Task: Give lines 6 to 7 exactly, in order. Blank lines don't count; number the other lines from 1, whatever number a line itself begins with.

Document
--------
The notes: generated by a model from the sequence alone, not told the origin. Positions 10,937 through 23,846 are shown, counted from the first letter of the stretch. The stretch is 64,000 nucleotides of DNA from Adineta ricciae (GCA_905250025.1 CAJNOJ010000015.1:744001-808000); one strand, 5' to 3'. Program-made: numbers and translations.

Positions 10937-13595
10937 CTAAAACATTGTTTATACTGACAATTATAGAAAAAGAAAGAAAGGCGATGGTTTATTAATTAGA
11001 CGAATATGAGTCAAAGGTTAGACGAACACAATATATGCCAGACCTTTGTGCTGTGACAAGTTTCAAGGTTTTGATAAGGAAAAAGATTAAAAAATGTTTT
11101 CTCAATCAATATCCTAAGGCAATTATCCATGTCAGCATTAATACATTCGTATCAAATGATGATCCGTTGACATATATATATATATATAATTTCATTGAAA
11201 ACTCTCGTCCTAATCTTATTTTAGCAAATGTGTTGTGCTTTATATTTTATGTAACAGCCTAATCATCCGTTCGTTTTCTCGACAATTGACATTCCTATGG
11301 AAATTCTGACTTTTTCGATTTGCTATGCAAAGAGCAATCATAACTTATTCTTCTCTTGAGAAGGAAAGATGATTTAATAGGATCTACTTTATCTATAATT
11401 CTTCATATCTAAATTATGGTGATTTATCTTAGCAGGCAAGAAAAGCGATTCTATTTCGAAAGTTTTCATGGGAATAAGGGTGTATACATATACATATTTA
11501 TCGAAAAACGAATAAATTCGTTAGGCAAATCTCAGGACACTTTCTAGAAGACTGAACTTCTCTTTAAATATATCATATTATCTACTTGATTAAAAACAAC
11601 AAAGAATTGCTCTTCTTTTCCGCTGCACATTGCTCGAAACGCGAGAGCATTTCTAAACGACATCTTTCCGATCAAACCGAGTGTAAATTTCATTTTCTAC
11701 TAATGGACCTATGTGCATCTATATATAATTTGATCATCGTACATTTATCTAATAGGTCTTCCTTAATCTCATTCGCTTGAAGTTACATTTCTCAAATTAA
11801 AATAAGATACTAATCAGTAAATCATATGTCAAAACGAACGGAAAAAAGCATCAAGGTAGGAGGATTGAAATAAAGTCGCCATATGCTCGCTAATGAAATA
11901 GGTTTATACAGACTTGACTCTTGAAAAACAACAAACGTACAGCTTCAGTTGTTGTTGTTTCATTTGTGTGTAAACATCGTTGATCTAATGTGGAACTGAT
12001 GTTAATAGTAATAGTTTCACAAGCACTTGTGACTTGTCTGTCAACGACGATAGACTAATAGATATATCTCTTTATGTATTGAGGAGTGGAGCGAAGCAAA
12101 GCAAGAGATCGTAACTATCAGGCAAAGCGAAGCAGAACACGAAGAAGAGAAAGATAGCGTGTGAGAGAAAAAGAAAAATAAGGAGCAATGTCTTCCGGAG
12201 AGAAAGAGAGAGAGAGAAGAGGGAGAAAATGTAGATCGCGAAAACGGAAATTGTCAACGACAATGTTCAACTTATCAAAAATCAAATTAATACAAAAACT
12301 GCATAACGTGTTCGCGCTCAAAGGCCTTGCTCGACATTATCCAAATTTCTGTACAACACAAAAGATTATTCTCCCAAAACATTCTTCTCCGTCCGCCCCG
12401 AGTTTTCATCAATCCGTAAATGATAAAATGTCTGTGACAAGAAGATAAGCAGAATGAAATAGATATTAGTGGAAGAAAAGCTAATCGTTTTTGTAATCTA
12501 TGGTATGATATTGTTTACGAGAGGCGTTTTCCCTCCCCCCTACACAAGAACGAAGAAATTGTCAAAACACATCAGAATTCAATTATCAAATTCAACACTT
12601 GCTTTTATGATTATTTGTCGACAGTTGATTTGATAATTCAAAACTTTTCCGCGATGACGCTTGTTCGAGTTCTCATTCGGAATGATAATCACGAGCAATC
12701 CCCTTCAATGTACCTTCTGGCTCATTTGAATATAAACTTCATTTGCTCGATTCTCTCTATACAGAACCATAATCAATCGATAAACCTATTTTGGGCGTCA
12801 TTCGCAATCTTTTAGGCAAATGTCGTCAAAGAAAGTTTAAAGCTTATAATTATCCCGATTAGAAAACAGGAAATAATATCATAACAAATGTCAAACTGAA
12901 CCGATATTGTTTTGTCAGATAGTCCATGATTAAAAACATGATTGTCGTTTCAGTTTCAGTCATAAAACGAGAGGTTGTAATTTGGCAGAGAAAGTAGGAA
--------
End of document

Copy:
11201 ACTCTCGTCCTAATCTTATTTTAGCAAATGTGTTGTGCTTTATATTTTATGTAACAGCCTAATCATCCGTTCGTTTTCTCGACAATTGACATTCCTATGG
11301 AAATTCTGACTTTTTCGATTTGCTATGCAAAGAGCAATCATAACTTATTCTTCTCTTGAGAAGGAAAGATGATTTAATAGGATCTACTTTATCTATAATT